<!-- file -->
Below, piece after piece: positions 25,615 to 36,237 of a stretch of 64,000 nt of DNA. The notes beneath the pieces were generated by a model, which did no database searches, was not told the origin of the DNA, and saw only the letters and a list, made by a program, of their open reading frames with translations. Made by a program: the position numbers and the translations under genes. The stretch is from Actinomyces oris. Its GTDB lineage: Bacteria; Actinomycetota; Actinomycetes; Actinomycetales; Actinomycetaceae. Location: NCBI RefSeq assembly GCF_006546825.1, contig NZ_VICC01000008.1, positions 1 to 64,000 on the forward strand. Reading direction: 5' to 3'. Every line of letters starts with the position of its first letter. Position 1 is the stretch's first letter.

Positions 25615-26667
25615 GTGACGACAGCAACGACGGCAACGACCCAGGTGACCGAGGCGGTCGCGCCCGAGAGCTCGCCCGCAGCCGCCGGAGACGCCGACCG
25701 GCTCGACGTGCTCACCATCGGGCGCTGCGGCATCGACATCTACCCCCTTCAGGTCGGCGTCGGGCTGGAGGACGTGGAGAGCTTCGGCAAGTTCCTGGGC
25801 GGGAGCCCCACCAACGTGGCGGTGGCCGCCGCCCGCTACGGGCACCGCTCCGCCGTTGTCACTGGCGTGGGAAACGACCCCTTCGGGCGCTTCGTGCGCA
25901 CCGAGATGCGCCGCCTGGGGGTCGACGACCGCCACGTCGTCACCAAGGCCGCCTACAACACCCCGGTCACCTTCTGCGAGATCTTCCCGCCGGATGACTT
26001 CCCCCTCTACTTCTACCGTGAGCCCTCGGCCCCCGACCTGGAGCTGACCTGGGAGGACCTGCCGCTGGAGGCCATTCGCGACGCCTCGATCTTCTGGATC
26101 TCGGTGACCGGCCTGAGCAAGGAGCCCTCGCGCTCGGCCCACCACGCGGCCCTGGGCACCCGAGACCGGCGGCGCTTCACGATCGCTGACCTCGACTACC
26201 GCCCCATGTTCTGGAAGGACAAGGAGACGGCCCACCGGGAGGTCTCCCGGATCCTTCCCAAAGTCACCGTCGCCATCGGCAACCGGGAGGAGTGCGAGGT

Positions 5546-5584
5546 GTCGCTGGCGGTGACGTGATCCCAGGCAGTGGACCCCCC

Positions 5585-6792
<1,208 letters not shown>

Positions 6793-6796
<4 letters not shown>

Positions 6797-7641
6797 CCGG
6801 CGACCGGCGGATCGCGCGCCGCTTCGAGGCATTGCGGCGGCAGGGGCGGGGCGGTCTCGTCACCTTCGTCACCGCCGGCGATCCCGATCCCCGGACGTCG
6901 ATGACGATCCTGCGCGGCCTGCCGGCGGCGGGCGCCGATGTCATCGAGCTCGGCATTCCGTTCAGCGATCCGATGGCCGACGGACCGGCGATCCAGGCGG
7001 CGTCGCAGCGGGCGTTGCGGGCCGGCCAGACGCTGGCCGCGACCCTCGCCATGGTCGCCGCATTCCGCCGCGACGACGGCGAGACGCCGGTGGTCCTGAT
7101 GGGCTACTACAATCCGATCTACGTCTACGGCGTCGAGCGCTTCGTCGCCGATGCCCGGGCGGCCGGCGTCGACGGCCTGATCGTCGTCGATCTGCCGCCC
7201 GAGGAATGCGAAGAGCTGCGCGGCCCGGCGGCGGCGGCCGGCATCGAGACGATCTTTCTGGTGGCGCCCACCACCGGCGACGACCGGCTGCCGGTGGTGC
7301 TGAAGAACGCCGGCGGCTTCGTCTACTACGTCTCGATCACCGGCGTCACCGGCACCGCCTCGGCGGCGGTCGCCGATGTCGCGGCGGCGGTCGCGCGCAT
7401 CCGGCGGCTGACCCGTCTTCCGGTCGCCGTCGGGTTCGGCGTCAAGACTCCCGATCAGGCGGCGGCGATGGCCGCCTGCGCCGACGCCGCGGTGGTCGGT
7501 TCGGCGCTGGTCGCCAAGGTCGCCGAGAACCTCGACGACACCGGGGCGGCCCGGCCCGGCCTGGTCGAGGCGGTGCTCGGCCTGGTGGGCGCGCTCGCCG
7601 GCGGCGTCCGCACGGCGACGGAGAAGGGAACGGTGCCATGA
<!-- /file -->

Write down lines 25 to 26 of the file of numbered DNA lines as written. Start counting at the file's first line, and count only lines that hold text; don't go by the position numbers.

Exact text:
7501 TCGGCGCTGGTCGCCAAGGTCGCCGAGAACCTCGACGACACCGGGGCGGCCCGGCCCGGCCTGGTCGAGGCGGTGCTCGGCCTGGTGGGCGCGCTCGCCG
7601 GCGGCGTCCGCACGGCGACGGAGAAGGGAACGGTGCCATGA